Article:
Naturally, when his master found out what had taken place, he punished the selfish and merciless servant and required full payment of his debts. And Christ added: "So likewise shall my heavenly Father do also unto you, if ye from your hearts forgive not everyone his brother their trespasses" (verse 35).
Jesus Christ never sinned. He never hurt anyone. Quite the contrary. He always pardoned those who offended Him. As Peter writes, "... when he [Christ] suffered, he threatened not; but committed himself to him that judgeth righteously" (I Peter 2:23). When His persecutors mocked and ridiculed Him, when they tortured and crucified Him, He prayed for them, saying: "... Father, forgive them; for they know not what they do... ". (Luke 23:34).
If He — your Lord and Master — could forgive others without ever having been guilty of anything, how much more you, a sinner, need to forgive your fellowmen!
The Spirit in Christ — the Spirit of LOVE, compassion and mercy — was also in Stephen, the first Christian martyr, who cried out while his persecutors were stoning him to death: "... Lord, lay not this sin to their charge... " (Acts 7:60).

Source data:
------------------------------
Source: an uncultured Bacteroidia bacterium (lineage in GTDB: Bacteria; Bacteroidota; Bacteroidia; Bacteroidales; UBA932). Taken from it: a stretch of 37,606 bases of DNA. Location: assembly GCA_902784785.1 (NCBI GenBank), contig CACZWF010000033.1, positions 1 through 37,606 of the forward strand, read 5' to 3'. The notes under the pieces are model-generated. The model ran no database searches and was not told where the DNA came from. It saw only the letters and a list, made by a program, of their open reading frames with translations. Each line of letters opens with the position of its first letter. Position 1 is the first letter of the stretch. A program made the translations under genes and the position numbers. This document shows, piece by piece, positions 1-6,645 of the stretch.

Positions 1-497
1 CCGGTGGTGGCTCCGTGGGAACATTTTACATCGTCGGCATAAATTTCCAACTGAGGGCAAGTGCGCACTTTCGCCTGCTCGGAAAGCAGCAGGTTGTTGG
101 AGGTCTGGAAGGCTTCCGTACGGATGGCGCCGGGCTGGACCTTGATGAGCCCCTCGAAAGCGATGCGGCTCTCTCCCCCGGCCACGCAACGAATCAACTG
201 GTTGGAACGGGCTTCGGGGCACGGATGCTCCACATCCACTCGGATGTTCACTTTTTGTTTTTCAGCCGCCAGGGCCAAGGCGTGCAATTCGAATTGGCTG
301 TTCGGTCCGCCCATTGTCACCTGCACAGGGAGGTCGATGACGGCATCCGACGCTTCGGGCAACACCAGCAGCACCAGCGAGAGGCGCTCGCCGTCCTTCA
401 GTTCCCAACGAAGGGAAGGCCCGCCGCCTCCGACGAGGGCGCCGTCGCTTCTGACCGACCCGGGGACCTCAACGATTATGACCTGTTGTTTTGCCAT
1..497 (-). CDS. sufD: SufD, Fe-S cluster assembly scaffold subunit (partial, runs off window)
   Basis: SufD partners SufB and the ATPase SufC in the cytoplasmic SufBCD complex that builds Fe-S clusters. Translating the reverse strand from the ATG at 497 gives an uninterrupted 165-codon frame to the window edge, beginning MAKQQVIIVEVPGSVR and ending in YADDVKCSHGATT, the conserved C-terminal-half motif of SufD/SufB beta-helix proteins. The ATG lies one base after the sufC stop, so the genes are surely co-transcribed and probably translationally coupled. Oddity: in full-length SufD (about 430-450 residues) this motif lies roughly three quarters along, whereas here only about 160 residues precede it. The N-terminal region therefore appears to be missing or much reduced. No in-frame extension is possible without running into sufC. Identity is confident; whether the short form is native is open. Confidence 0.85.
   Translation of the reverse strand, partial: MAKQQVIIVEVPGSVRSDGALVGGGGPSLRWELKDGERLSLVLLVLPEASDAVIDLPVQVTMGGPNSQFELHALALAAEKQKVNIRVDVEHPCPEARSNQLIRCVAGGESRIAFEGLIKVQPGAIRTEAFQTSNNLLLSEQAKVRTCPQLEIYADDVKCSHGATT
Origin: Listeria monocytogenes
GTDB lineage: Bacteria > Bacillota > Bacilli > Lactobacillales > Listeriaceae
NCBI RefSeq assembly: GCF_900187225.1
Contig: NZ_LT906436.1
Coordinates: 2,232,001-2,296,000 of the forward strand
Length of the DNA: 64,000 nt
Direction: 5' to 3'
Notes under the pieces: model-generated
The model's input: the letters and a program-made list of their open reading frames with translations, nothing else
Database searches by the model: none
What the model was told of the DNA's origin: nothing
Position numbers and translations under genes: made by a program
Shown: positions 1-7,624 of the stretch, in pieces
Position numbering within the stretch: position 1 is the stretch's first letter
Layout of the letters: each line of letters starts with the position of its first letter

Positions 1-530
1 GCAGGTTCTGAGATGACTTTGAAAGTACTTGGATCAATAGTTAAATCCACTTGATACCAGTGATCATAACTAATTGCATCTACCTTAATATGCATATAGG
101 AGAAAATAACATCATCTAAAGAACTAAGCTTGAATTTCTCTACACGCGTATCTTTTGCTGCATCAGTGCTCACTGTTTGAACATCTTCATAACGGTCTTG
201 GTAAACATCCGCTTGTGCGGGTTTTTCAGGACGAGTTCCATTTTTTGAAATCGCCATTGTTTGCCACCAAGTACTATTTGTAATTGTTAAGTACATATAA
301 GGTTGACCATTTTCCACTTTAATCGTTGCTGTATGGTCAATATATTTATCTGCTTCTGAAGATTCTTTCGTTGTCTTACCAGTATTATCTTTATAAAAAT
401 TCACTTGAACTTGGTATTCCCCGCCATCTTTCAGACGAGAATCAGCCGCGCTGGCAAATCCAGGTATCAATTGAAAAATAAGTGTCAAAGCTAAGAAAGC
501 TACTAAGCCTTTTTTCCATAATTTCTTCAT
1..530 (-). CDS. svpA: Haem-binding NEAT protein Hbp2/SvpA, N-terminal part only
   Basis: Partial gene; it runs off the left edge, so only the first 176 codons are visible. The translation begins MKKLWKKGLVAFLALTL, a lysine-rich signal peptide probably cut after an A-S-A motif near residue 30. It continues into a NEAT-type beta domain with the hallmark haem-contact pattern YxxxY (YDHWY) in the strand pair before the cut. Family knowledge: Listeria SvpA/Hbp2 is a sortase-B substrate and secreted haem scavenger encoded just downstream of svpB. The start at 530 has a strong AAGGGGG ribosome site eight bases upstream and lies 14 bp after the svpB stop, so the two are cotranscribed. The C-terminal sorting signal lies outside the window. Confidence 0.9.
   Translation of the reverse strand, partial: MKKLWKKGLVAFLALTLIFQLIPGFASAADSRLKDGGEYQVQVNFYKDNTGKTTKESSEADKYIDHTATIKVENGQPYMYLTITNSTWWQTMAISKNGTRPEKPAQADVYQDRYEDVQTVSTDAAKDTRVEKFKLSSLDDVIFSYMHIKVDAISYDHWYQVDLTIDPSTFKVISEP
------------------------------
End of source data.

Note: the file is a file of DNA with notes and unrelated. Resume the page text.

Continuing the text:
Can you think and act like him? You should if God's Spirit is in you!
Your sins will be forgotten — one day Solomon was inspired to write that "The discretion of a man deferreth his anger; and it is his glory to pass over a transgression" (Proverbs 19:11).
What a beautiful teaching! — yet how different from our human way of reasoning! In order to gain "glory" we must forget — yes, forget and not remember one another's sins. Do you know what really prevents us from forgetting offenses? It is our self-righteousness, our pride, the vanity in us. We are prejudiced. We know we are not to judge, but keep on judging according to our measure of justice. An offense committed against us automatically becomes far worse than one committed against someone else or any offense we commit ourselves.